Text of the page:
Accou is a fictional product created as part of a six-day case study focused on Human-centered design. The goal was to create a central place where digital accounts and their remaining data could be controlled by selected people and continued to be managed in the event of one’s own demise.

If you were asked right now how many digital accounts you have, could you list them all? Because I can’t. Probably most of us have a huge collection of accounts, and it’s getting bigger as life goes on. But have you ever wondered what happens to all those accounts in the event of your death? Or, to put it another way, what happens to your digital footprint?

This question defined our challenge and the way we tried to tackle this problem. Through repeated user testing and a strong focus on Human-centered design, we created a concept and high-fidelity prototype.

My Role

  • User Interface Design
  • User Experience Design

What was achieved

  • Concept and low-fidelity prototype
  • Problem identification and resolution through the involvement of users in the design process and various user tests
  • High-fidelity prototype

Research and Competitor analysis

After bringing the ideas down, we started a research phase looking at existing solutions and approaches. Our research has shown that many existing solutions are based on a traditional will. Most importantly, they are not based on a true transfer of one’s “digital fingerprint” to a selected person in a closed ecosystem.

However, we found some services that took a different approach and offered self-deletion after a certain period of inactivity instead of data transfer.


It was up to us in which direction we wanted to go with our project, so we first started with an ideation process. In a first brainstorming session we worked out different ideas by writing down current and future issues.

Using a subsequent Crazy-8-method, we broke down our ideas so that we could already start with initial wireframe sketches on paper, which inspire further discussion and helped us think about possible ways forward.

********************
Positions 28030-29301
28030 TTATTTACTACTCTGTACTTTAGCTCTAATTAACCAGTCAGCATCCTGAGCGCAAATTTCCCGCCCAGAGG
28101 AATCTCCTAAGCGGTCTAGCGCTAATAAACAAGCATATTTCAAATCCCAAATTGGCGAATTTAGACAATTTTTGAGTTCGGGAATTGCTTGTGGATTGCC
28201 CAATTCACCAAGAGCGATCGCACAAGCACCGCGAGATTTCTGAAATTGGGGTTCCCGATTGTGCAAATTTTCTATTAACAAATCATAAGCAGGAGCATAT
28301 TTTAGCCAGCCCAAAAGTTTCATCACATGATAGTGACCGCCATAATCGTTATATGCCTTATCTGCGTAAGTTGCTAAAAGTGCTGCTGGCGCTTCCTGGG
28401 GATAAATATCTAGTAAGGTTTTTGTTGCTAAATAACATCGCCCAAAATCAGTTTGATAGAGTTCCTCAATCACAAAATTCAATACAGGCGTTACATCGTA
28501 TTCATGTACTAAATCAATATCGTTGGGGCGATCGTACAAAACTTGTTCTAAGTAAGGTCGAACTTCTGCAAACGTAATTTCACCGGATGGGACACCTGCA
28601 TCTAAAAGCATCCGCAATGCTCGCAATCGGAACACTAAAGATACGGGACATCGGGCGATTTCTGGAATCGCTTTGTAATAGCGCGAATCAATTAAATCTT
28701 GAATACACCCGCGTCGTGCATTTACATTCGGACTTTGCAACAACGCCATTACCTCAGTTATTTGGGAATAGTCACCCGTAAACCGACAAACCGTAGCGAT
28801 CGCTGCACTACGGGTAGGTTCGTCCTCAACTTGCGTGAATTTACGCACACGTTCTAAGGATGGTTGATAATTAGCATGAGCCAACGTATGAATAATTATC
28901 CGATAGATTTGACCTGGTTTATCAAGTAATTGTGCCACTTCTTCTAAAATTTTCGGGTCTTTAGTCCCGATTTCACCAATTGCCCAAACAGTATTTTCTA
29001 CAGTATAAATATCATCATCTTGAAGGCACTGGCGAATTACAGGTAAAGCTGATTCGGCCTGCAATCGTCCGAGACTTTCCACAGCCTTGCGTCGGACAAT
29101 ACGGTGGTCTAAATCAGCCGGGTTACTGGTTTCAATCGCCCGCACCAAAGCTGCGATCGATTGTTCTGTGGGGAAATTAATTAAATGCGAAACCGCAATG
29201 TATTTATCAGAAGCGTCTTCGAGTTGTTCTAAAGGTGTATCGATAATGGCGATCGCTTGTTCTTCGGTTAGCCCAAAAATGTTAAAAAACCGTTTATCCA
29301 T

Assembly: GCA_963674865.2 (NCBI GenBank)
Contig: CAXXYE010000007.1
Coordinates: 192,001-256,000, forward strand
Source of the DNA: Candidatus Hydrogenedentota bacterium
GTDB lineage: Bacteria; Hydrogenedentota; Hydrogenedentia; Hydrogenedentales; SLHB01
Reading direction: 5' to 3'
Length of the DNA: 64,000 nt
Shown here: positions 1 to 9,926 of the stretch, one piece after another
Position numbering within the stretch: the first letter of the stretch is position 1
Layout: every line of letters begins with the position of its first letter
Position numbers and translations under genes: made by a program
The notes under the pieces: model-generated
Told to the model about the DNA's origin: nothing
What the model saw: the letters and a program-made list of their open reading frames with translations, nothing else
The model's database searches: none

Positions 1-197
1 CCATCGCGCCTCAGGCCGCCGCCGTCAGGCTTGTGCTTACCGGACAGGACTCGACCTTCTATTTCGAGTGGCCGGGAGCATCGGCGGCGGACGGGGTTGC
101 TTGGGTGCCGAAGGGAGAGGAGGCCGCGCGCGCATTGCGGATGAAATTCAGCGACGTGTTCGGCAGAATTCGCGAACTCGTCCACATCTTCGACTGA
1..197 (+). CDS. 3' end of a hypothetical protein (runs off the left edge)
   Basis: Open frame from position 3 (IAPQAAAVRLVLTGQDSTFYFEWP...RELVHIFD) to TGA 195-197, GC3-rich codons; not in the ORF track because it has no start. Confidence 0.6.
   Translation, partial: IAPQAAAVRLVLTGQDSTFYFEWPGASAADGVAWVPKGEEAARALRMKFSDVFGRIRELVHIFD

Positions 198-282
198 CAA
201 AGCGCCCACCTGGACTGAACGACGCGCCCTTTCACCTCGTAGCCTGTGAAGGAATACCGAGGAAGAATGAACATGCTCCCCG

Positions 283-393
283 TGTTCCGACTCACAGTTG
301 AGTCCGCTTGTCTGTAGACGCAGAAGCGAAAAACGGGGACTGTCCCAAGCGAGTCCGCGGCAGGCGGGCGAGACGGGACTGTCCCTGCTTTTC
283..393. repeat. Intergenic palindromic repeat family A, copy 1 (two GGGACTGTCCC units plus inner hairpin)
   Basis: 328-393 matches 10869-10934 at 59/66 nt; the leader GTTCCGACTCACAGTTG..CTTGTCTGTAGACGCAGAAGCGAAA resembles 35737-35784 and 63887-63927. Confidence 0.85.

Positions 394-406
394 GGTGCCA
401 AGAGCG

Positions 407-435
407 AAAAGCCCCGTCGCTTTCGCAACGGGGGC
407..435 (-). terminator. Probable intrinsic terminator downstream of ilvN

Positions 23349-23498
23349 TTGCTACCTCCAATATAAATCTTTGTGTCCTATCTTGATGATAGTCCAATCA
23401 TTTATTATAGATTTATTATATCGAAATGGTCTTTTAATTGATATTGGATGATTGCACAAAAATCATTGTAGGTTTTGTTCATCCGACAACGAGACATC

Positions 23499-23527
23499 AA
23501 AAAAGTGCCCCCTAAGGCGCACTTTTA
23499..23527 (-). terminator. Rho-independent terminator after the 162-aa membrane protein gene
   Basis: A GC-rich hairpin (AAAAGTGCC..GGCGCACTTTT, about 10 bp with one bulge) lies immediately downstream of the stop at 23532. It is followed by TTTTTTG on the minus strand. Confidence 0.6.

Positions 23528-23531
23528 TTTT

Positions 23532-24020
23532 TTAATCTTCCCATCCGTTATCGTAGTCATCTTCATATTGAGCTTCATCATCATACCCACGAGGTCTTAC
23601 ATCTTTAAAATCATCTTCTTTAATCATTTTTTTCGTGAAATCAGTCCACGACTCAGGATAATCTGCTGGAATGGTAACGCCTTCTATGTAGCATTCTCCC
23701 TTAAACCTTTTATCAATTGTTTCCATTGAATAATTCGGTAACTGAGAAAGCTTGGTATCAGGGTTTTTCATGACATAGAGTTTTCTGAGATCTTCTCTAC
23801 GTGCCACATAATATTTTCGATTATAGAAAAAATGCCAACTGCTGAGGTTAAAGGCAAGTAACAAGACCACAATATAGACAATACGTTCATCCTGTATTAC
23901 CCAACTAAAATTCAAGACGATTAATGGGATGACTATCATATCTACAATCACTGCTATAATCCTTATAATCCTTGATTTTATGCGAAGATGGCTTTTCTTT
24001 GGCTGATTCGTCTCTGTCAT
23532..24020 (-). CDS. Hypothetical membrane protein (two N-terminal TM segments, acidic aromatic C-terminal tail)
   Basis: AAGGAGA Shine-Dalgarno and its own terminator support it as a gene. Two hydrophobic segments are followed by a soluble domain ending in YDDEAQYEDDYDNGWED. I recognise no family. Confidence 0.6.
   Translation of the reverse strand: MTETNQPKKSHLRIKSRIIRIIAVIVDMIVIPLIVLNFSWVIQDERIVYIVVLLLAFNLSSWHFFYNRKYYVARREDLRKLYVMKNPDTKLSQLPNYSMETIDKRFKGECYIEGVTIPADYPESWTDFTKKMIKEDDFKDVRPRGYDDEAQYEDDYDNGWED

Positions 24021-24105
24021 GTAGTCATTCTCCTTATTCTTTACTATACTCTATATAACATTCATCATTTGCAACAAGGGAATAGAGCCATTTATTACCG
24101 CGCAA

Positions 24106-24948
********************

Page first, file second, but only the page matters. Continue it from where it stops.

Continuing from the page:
The user in focus

1. User testing

To gain insight into user behavior, we asked students in our school cafeteria to complete several tasks in our low-fidelity prototype. We observed their behavior and found various weaknesses and ambiguities in our concept, such as bad navigation points and confusion in the profile settings. After the usability test, we categorized and prioritized the results (shown below) and integrated them into an improved version of our low-fidelity prototype.

2. Card-sorting workshop

With the improved version, we proceeded to do a card sorting workshop to test the structure and navigation of the app. For this purpose, we created two categories on post-its, one representing terms from the main structure and the other from the navigation of the app. Respondents were then asked to match the subcategories to the correct top categories. Most of our hierarchy was reproduced correctly – that was a success.


As a result of several user tests we were able to improve some things. For a better overview, here is a before/after comparison of the most important changes.

After the improvement: The navigation is extended. This separates profile and estate, which brings more logic into the app and less confusion for the user.
Before the improvement: The navigation is divided into three categories
After: We gave the user the possibility to edit an existing account.
Before: Users were having a hard time to find out how to edit and save changes on an existing account.
After: Solution info and quick access to estate management can optionally be displayed on 
any screen if not filled in.
Before: Old homescreen without information box 
and quick access.
After: The user is now guided through each individual step. A checkbox ensures that the user has read the information.
Before: The sections were overloaded with too much information. These settings are very important and have to be done step by step.


We took inspiration for the design from the 2020 niche design trend – Newmorphism, a newer version of Skeuomorphism. We knew it could be tricky, since none of our team had actually used this design language before. But since this was a fictional product, we had nothing to lose, so we tried to simulate analog behavior on a digital interface. During the design process, as we had already guessed, we encountered some difficulties, which are described in more detail in the challenges. Take a closer look at the final designs:




One challenge was to explain the complexity of a digital will to the user in a simple understandable way.

How was the problem solved?

By testing with real people, we were able to identify problem areas and get direct feedback from users, which allowed us to reduce the complexity of a will by reducing unnecessary or confusing steps or even entire UI elements.

User Interface


With Newmorphism several problems appeared in the design process, such as: contrast problems, lack of distinguishability of elements, low freedom of design, etc.

How was the problem solved?

We tried to counteract the problems by taking a step back and using a mix of Newmorphism and individual UI elements based on Flat Design. In conclusion, I would say that it was fun to try out Newmorphism, but I definitely wouldn’t use it again for a next project.